The Dangers of “Currently Not Collectible” Status with the IRS
For many individuals experiencing financial hardships, the words “Currently Not Collectible” (CNC) can sound like a sigh of relief when dealing with back taxes owed to the IRS. This status means the IRS acknowledges that you can’t currently afford to pay off your debt without causing substantial financial distress. As a result, the agency will halt its collection efforts temporarily. However, before considering this as a solution, it’s crucial to understand the potential dangers and long-term implications.
Your Tax Debt Doesn’t Disappear
While the CNC status stops aggressive collection actions and gives taxpayers some breathing room, it doesn’t eliminate the tax debt. The amount owed, including interest and penalties, will continue to accrue. This means you could find yourself in a deeper financial hole in the future.
Renewed Collection Efforts
CNC is not a permanent status. The IRS will routinely review your financial situation, and if they determine that your income has increased or you can afford to make payments, they will restart their collection efforts. This might lead to wage garnishments, liens, and levies.
Limited Time to Collect
The IRS generally has ten years from the date of assessment to collect a tax debt. While this may seem like a long time, remember that the clock doesn’t stop during the CNC period. If the debt isn’t paid off or resolved by the end of the collection statute, the IRS may become more aggressive in its collection attempts as the deadline approaches.
When the IRS labels your account as CNC due to unpaid liabilities, it could file a Notice of Federal Tax Lien. This public document alerts creditors that the government has a right to your property. Such a notice can severely impact your credit rating, making it challenging to secure loans or lines of credit.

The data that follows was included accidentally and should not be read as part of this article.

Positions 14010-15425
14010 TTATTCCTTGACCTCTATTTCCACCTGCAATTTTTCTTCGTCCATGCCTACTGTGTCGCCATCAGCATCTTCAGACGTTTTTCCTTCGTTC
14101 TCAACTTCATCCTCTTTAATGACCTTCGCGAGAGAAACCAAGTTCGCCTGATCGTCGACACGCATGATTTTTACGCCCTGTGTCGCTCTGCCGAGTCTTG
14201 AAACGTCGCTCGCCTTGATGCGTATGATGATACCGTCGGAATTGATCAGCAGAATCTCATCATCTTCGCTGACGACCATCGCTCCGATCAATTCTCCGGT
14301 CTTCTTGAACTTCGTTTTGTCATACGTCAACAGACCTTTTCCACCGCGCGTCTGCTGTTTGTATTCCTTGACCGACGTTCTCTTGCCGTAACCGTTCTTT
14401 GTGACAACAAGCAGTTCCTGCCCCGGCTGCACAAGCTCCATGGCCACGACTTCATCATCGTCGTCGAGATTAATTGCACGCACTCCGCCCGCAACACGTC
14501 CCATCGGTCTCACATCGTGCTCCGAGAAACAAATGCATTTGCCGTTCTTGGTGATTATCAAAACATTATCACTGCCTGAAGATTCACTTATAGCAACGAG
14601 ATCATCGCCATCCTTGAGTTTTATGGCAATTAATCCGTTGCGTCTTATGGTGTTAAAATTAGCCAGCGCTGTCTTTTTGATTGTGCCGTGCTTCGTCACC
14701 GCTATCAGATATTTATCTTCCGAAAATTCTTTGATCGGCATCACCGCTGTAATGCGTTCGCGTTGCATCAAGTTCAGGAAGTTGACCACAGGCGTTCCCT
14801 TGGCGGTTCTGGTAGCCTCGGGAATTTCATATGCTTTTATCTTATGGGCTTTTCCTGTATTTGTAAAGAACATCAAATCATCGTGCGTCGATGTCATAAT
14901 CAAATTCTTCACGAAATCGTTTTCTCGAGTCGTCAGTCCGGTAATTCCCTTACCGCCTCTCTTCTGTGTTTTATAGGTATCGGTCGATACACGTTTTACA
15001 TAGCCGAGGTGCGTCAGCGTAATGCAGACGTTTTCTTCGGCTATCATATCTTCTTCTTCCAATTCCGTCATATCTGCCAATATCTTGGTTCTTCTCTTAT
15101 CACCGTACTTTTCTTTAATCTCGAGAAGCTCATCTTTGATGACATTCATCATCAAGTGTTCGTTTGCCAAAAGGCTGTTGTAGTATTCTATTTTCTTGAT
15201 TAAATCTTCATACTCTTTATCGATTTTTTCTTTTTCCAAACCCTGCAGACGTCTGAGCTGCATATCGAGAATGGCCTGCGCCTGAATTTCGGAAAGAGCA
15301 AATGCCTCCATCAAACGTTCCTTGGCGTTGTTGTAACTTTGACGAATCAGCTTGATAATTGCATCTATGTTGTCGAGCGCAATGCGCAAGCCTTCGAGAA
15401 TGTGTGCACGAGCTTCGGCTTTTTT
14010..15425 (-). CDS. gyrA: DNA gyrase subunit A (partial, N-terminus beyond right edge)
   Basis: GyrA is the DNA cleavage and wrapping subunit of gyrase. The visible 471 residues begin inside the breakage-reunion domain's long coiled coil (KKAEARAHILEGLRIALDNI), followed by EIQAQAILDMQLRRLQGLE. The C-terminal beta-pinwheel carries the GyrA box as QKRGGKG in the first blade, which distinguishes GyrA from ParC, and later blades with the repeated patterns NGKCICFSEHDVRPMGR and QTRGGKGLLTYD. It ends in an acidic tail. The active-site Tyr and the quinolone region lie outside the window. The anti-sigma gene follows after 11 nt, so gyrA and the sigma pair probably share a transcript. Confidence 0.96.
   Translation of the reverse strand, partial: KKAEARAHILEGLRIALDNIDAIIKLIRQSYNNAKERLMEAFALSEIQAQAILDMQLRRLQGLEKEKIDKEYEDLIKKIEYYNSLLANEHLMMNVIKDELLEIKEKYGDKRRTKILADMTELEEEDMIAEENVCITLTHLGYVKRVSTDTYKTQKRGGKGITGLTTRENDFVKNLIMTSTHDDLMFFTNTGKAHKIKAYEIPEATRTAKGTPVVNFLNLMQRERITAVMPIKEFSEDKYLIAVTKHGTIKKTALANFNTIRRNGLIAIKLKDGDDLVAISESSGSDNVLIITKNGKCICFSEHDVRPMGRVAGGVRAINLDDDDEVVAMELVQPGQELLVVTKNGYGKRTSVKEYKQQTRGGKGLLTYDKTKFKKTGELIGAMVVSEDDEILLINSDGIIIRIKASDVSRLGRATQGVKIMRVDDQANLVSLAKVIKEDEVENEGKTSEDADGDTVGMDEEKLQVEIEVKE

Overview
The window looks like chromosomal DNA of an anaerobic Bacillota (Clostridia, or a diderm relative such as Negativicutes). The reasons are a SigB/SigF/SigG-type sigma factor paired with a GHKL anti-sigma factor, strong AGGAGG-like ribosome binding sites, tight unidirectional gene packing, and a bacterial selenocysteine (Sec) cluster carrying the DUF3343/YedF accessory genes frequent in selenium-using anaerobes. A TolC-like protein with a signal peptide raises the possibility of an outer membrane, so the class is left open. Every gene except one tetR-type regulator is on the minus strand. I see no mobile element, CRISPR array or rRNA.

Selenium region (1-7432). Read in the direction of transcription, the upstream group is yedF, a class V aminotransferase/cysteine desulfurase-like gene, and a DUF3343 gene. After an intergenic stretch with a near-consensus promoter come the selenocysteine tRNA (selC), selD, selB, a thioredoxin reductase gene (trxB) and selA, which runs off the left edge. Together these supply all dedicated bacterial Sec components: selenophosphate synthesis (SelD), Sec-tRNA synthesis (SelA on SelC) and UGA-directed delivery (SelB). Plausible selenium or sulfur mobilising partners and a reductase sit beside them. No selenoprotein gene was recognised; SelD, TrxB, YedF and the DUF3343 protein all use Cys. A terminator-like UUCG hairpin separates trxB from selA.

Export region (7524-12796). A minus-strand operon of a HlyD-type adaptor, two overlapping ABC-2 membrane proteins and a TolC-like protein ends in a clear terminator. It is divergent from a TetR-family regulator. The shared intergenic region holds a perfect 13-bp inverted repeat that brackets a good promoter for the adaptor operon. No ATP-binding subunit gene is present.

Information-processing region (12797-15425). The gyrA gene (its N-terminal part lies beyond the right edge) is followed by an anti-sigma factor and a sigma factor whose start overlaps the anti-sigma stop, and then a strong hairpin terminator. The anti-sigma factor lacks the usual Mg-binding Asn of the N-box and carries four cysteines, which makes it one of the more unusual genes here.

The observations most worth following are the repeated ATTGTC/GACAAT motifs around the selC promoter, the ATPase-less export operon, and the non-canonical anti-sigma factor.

Limitation on Assets
While under CNC status, the IRS generally expects you not to accrue any new assets or savings. If you do, the agency can argue that those funds should go towards your tax liability.
Potential for Audit
Being in CNC status can flag your account for closer review. This heightened scrutiny might increase your chances of an audit in future tax years.
Currently Not Collectible Status
While “Currently Not Collectible” status might offer immediate relief from aggressive collection activities, it’s not without risks. The accumulation of penalties and interest, potential loss of refunds, and ongoing oversight from the IRS can make this a less-than-ideal solution for many taxpayers. It’s always recommended to consult with a tax professional to understand all your options and their long-term implications. Whether it’s setting up an installment agreement, submitting an offer in compromise, or seeking other remedies, make sure you’re making an informed decision about your financial future.
Remember, while the IRS offers various programs to assist taxpayers, not all of them may be suitable for your specific situation. Engage with a tax professional to navigate the complexities and potential pitfalls of dealing with tax debt.